Most studies to investigate the metabolic pathways involved in hypoxic survival in invertebrates have so far been focused on marine organisms, and bivalves have been recognized as one of the most hypoxia and anoxia tolerant groups among marine benthos fauna (Theede, 1973; Zurburg and Kluytmans, 1980; Grieshaber et al., 1994; Larade and Storey, 2002). Fewer studies have analyzed the response of fresh water bivalves to diminishing oxygen levels and the anaerobic pathways they employ (Dietz, 1974; Gäde and Wilps, 1975; Sheldon and Walker, 1989). Both groups of bivalves, fresh water and marine, survive hypoxia and anoxia by two basic strategies. As the environmental oxygen levels decline they rapidly reduce metabolic energy expenditures (measurable as difference in aerobic metabolic rate or heat production) by as much as 90% of normoxic rates (Abele et al., 2017). Furthermore, in the absence of oxygen, bivalves can mobilize energy reserves such as glycogen. In addition, marine bivalves, such as Crassostrea gigas (Collicutt and Hochachka, 1977) and Mytilus edulis (De Zwaan and Wijisman, 1976), maintain a larger pool of free amino acids for osmotic balance (De Zwaan and Wijisman, 1976) and can use aspartate to fuel ATP generating mitochondrial pathways (De Zwaan and Wijisman, 1976; Issani et al., 1995; Anestis et al., 2010), a special capacity of their “anaerobically functioning mitochondria” (van Hellemond et al., 2003). Many hypoxia tolerant species display a capacity for metabolic rate depression (MRD), which is rapidly induced by reversible phosphorylation, activating or deactivating glycolytic regulatory key enzymes, such as glycogen phosphorylase (GlyP), pyruvate kinase (PK), and phosphoenolpyruvate carboxykinase (PEPCK). In the state of MRD anaerobic intermediates of mitochondrial fermentation pathways that produce ATP in the absence of oxygen (succinate, as well as acetate and/or propionate) accumulate (for review see Storey and Storey, 1990).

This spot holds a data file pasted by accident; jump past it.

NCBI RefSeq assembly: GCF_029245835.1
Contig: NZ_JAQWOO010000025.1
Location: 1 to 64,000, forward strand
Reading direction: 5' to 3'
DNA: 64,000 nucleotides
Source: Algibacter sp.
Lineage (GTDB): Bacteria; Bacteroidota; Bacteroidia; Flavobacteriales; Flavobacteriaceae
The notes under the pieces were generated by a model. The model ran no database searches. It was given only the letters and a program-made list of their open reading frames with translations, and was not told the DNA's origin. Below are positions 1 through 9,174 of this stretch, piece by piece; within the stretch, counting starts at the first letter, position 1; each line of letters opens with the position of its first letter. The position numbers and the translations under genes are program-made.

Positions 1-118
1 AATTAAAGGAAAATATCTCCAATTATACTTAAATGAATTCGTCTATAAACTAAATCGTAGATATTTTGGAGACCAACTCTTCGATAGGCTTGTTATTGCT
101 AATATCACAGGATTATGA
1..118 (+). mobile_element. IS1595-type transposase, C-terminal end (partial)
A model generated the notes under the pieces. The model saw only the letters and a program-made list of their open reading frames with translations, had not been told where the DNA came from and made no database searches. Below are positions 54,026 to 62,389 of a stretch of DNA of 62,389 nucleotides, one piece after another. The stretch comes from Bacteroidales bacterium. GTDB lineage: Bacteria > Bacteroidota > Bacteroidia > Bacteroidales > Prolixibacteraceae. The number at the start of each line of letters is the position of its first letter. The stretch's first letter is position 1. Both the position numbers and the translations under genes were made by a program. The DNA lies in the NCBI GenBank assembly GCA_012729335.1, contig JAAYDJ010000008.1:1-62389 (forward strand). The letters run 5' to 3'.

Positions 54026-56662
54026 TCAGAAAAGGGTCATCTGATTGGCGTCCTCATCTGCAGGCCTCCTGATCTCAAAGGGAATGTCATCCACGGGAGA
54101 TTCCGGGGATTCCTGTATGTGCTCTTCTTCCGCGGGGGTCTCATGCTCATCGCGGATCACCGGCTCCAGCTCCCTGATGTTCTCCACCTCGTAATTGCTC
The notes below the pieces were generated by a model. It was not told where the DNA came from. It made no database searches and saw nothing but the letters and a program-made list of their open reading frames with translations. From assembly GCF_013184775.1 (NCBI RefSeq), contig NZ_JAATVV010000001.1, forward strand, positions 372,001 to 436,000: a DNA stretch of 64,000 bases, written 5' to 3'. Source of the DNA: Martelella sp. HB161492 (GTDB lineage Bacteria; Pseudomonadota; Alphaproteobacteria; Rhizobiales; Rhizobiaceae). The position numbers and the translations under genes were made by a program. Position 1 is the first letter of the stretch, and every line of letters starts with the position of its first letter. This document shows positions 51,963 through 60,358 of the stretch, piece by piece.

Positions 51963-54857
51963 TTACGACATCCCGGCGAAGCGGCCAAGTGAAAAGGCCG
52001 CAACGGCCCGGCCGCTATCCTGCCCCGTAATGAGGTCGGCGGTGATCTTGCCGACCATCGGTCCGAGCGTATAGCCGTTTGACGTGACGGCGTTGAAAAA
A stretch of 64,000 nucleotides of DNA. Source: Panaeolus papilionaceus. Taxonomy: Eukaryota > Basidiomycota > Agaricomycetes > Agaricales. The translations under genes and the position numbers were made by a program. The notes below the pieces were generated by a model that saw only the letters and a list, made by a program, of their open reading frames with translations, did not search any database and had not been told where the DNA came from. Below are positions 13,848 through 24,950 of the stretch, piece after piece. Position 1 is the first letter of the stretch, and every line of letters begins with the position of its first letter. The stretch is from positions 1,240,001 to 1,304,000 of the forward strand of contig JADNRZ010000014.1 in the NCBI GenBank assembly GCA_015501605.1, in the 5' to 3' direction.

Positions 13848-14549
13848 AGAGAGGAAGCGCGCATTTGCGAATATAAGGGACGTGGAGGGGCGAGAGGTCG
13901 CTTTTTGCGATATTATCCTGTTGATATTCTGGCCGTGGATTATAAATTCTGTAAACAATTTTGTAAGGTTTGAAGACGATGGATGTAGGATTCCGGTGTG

Another peculiarity of bivalve mitochondria is the occurrence of the alternative oxidase (AOX) (van Hellemond et al., 2003). Insensitive to sulfide (and NO) inhibition, the AOX oxidizes ubiquinol and reduces O2 to water and hence maintains electron transport when cytochrome oxidase is inhibited under sulfidic conditions. Alternative oxidase has been detected biochemically and sequenced in several hypoxia tolerant species, most of them marine bivalves (McDonald et al., 2009), and has been ascribed several physiological functions. First of all, it protects anaerobic mitochondria (and their bearers) from respiratory poisoning by hydrogen sulfide. Secondly, it relaxes the electron transport system (ETS) by deviating electrons away from the classical phosphorylation sites at complexes III and IV (cytochrome oxidase), reducing oxygen without pumping protons across the inner mitochondrial membrane during metabolic shutdown. In so doing, AOX relaxes the inner membrane proton gradient and membrane potential (ΔΨm), theoretically lowering the reduction state of respiratory chain components such as ubiquinone and preventing them from autoxidizing during reoxygenation (summarized in Abele et al., 2017). Autoxidation of highly reduced intermediates would liberate detrimental reactive oxygen species (ROS) and cause an oxidative burst reaction as it typically occurs during hypoxia reoxygenation injury in mammalian brain and hypoxia sensitive species. In view of these potential oxidative stress hazards, the theory of preventive activation of antioxidant mechanisms during hypoxia has been developed (Welker et al., 2013). Although this hypothesis works well for several hypoxia tolerant animal models, bivalves with their hypoxia competent mitochondria may represent an exception. Several studies have failed to show hypoxic and/or anoxic induction of antioxidant gene expression or enzyme activities in marine bivalves (Strahl et al., 2011b in Arctica islandica, Rivera-Ingraham et al., 2013a in M. edulis, Sussarellu et al., 2012 in C. gigas). Philipp et al. (2012) found induction of antioxidants [superoxide dismutase (SOD) and catalase (CAT)] in concert with other stress genes upon 3.5 days exposure to experimental anoxia, but not under hypoxia exposure in gills of A. islandica from the Baltic Sea. However, the enzyme activities were lower (CAT) or unchanged (glutathione peroxidase, GPx) in anoxia compared to normoxic levels. Furthermore, no stress gene induction was detectable in North Sea A. islandica gills under the same exposure conditions. Thus, there is currently no unifying and simple concept of how antioxidants respond to hypoxia and anoxia in bivalves. Interestingly, 12–24 h of hypoxic exposure induced gene expression of the AOX in gills and digestive gland of the pacific oyster (C. gigas, Sussarellu et al., 2012), potentially as an alternative way of mitigating ROS formation during reoxygenation. This was our motivation to include the analysis of AOX gene expression in our study of the hypoxia/anoxia tolerance of Diplodon chilensis (Gray, 1828).